Even if a U.S. jury deliberating the fate of Conrad Black decides to acquit him, the toppled media mogul is likely to spend a lot more time in court.
The jury began deliberating on Wednesday on 13 counts of fraud, racketeering, obstruction, and tax violations that could imprison the 62-year-old Black for the rest of his life and drain what remains of his fortune with fines and forfeitures.
On hold until the criminal case concludes are additional lawsuits involving the Canadian-born Black, a member of Britain’s House of Lords.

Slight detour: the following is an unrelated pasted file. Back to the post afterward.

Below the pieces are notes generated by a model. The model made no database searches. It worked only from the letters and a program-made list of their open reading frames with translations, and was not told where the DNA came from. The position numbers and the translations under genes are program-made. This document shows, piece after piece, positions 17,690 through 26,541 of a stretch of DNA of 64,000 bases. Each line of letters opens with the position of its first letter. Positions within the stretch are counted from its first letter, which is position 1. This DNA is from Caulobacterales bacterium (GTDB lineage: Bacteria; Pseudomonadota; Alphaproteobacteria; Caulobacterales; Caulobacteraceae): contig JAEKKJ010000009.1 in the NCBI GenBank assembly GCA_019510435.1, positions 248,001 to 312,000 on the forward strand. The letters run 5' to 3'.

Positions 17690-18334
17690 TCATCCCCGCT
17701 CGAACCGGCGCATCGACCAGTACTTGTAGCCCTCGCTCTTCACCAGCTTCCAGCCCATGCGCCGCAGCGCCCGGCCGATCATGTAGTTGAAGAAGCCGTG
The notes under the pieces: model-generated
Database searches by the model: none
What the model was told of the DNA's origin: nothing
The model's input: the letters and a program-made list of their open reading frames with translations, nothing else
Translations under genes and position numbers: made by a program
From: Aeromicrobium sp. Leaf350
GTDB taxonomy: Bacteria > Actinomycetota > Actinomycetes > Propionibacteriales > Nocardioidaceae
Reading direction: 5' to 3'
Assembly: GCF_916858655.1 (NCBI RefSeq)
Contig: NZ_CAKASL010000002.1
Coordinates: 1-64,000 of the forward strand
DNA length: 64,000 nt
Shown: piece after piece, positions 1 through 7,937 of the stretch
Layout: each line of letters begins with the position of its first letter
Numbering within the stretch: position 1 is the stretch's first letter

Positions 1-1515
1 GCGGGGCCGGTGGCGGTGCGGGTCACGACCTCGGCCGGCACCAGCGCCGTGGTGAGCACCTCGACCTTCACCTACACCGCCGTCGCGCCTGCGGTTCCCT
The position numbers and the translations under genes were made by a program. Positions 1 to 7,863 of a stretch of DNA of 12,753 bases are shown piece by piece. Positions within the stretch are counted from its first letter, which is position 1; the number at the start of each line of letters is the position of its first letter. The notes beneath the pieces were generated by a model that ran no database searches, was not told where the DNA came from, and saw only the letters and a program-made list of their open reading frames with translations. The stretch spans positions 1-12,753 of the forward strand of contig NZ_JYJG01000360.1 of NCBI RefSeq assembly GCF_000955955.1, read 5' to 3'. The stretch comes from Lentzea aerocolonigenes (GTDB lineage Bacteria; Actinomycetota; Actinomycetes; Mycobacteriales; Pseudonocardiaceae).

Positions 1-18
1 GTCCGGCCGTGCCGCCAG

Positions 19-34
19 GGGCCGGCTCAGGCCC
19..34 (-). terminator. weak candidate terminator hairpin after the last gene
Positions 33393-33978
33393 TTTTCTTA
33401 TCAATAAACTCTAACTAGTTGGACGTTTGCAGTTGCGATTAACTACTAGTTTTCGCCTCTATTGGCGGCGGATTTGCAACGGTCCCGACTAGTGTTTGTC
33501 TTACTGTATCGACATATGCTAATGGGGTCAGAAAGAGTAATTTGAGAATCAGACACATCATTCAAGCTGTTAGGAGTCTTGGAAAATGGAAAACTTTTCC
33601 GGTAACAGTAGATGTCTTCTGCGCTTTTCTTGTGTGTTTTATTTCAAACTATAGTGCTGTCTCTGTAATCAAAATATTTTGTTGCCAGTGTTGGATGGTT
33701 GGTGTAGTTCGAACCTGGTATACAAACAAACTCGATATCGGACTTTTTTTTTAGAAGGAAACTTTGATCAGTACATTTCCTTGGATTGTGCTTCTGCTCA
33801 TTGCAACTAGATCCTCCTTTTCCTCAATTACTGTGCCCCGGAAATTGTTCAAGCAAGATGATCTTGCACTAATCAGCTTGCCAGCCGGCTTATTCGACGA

He faces a $542 million damage suit filed against him and other former executives by Hollinger International Inc., the company he once headed that has since been renamed the Sun-Times Media Group (SVN.N: Quote, Profile , Research). The action accuses them of negligence, breach of contract and “unjust enrichment.”
In addition, the Chicago-based company is footing the bill for Black’s defense, but could demand its money back if he is found guilty.
Black is also involved in a number of other suits, including one he filed against the U.S. government over its seizure of some of his assets. He has said if he is acquitted he may file suits of his own related to the case or against those who have written about him.